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Erna King

PhD student, commenced October 2007 (Funding provided by EPA)

Erna King


Biodiversity and ecological requirements of meiofauna and a typology for Irish transitional waters

Meiofauna are benthic invertebrates defined by their size (63 μm to 1 mm) and represented by 22 phyla, predominated by nematodes which constitute up to 95 % of the cohort.  International studies have used meiofauna as a tool to assess marine environmental quality since they are ubiquitous in even species-poor ecosystems. However, the diverse meiofaunal community of Irish shores remains neglected, despite their known ecological significance. One source estimates that less than a tenth of free-living marine nematode species in Ireland have been recognised to date, highlighting the need to investigate this group.

The intertidal meiofauna community in transitional waters are being studied, with emphasis on their response to estuarine salinity gradients. We aim to clarify the relevant determinants of community structure across salinity zones and shore height, and between different transitional water bodies and transitional water types. The estuaries chosen for examination in this project are subject to different degrees of anthropogenic organic enrichment, thus facilitating the assessment of the effects of organic pollution on meiofauna. Meiofaunal abundance, species diversity, community composition and biomass diversity will be related to the observed level of organic pollution to investigate whether communities can characterize environmental quality. Nematode trophic type will also be determined by using buccal cavity morphology in order to study species interactions between trophic guilds and evaluate the degree of detritivory. Therefore, by studying meiofaunal community response to the intrinsic environmental stresses of transitional waters, we aim to better understand these ecosystems and potentially apply the meiofauna in their environmental quality assessment.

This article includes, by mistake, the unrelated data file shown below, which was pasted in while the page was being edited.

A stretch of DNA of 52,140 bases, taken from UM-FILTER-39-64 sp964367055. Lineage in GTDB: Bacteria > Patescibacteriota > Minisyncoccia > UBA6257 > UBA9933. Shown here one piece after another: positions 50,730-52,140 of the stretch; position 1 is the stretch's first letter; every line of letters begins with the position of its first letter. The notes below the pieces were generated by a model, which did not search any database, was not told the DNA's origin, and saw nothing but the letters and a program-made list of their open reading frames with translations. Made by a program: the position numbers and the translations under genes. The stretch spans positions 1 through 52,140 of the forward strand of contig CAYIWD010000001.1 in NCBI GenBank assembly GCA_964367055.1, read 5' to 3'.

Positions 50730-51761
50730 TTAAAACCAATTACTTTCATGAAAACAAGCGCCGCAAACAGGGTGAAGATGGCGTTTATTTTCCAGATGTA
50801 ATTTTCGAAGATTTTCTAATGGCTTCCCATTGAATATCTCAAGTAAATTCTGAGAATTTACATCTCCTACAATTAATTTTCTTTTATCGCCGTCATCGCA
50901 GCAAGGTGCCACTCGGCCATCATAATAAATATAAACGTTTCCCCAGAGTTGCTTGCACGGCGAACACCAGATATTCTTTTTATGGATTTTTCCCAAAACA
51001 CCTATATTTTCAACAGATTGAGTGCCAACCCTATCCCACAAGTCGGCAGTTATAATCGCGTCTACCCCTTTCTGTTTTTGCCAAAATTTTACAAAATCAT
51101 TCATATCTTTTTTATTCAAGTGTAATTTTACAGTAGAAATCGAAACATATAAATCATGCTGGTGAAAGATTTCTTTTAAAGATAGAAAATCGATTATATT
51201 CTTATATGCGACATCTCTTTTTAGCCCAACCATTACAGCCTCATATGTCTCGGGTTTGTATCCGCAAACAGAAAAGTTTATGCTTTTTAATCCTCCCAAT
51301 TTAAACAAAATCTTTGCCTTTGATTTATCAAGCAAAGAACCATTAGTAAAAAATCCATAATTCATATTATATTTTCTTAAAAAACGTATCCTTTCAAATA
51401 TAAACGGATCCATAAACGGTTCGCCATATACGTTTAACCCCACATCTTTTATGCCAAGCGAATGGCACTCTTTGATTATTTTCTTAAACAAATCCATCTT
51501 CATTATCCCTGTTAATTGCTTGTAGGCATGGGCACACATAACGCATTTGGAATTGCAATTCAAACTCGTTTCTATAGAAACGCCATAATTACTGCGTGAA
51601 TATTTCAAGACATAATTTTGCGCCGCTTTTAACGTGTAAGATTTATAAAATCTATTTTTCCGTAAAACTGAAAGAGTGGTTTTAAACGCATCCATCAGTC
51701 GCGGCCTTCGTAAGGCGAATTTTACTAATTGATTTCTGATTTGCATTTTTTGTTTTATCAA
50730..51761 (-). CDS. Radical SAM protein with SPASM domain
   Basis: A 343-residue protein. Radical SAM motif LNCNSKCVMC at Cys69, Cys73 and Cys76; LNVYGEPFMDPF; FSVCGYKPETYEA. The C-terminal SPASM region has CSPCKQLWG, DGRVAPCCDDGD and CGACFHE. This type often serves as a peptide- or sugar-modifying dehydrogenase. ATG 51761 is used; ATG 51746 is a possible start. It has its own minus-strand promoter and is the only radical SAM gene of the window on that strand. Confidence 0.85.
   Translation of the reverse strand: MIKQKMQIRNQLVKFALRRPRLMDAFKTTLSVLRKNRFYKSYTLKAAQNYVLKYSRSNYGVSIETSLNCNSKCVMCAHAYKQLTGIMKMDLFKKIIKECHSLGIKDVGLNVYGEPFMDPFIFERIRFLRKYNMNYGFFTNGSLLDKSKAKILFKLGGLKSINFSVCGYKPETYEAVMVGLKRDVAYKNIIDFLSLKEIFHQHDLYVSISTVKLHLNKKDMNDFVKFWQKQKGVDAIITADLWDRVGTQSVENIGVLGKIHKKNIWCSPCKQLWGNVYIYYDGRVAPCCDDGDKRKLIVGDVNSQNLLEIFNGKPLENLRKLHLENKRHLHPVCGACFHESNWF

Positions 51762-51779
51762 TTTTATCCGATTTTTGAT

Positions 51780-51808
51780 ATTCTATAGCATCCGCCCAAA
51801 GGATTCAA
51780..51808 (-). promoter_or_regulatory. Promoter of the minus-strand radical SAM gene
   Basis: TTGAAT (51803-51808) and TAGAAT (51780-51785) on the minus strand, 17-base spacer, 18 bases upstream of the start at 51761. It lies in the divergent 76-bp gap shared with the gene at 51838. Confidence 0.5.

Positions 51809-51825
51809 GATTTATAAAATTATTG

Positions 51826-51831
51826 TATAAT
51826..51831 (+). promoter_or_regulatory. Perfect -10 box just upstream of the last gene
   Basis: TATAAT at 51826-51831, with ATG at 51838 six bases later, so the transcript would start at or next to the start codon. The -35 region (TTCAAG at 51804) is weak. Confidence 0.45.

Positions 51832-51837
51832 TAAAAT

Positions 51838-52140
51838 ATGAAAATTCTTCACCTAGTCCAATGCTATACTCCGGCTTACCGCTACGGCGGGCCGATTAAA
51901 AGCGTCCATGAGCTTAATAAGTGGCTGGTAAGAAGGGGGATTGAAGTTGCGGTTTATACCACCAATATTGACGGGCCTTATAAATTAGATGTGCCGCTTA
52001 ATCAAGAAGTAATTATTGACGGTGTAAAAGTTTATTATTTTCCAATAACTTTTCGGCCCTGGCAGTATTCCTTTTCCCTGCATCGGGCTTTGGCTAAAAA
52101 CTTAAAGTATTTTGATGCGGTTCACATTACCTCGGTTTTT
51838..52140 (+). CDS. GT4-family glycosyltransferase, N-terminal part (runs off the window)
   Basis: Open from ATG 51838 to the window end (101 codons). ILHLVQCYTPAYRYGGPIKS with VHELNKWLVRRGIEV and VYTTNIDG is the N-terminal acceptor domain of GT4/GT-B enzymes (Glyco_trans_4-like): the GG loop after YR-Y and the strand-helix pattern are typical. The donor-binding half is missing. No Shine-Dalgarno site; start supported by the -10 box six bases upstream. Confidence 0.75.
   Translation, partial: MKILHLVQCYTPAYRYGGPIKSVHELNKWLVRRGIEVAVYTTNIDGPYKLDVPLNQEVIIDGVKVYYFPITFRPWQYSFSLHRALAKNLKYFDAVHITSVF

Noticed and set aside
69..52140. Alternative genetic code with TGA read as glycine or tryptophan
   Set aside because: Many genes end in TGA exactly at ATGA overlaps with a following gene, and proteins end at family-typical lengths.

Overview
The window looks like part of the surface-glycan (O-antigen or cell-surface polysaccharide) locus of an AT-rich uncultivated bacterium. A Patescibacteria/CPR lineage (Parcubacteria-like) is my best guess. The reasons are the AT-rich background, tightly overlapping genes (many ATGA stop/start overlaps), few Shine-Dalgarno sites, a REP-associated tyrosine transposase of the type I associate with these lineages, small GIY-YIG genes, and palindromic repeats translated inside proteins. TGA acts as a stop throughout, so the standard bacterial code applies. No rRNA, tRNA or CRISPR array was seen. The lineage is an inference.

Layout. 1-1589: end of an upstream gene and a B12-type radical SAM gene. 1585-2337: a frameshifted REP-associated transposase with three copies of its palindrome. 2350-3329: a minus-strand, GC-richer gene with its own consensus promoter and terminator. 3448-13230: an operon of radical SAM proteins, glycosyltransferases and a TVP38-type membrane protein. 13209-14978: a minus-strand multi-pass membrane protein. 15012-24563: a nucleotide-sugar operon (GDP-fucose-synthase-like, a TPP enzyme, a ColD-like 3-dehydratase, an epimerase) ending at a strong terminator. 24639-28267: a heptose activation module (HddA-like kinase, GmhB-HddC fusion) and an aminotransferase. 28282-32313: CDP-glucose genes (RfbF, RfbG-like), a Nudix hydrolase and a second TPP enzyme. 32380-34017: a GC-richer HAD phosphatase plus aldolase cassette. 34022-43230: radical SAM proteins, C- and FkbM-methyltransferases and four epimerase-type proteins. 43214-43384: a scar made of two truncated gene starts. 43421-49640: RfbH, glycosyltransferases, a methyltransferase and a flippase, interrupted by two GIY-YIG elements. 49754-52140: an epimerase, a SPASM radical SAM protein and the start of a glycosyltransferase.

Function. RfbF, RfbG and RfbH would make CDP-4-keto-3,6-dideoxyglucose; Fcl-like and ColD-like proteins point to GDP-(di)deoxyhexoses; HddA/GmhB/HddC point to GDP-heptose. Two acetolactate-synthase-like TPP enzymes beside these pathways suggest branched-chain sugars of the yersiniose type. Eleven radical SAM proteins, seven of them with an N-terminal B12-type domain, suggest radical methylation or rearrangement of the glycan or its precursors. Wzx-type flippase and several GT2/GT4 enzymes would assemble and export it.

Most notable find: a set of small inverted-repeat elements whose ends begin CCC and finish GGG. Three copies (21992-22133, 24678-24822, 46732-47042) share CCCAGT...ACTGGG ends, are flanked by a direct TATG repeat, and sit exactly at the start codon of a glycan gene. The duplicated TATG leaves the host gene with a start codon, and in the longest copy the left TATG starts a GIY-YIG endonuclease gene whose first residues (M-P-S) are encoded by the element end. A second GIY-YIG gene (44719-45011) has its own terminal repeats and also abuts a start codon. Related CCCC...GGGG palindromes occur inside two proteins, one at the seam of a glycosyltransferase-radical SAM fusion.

Research interests

I am interested in many areas of marine biology, particularly the interpretation of environmental quality through the study of the resident fauna. I am focusing on the diverse meiofauna, investigating community responses primarily to variations in salinity and anthropogenic organic input in transitional waters. I continue to work with Dr Conor Nolan on fisheries projects, including age estimation of understudied species found within Irish waters.


Calis, E., E. H. Jackson, C. P. Nolan, and F. Jeal. 2005. Preliminary age and growth estimates of the rabbitfish, Chimaera monstrosa, with implications for future resource management. J. Northw. Atl. Fish. Sci., 35: 15-26.

White, E., Minto, C., Nolan, C.P., King, E., Mullins, E. & Clarke, M. (2010) First estimates of age, growth, and maturity of boarfish (Capros aper): a species newly exploited in the Northeast Atlantic. ICES Journal of Marine Science.

Nejentsev, S., Howson, J.M.M., Walker, N.M., Szeszko, J., Field,S.F., Stevens, H.E., Reynolds, P., Hardy, M., King, E., Masters, J., Hulme, J., Maier, L.M., Smyth, D., Bailey, R., Cooper, J.D., Ribas & G., Campbell, R.D., The Wellcome Trust Case Control Consortium, Clayton, D.G. & Todd, J.A. (2007) Localisation of type 1 diabetes susceptibility to the MHC class I genes HLA-A and HLA-B. Nature, 450 (7171), 887-892. (PubMed: 18004301 )


Erna King sampling for meiofauna in the Castletown estuary

Postal address

School of Natural Sciences,
Zoology Building,
Trinity College,
University of Dublin,
Dublin 2



Last updated 4 October 2011 by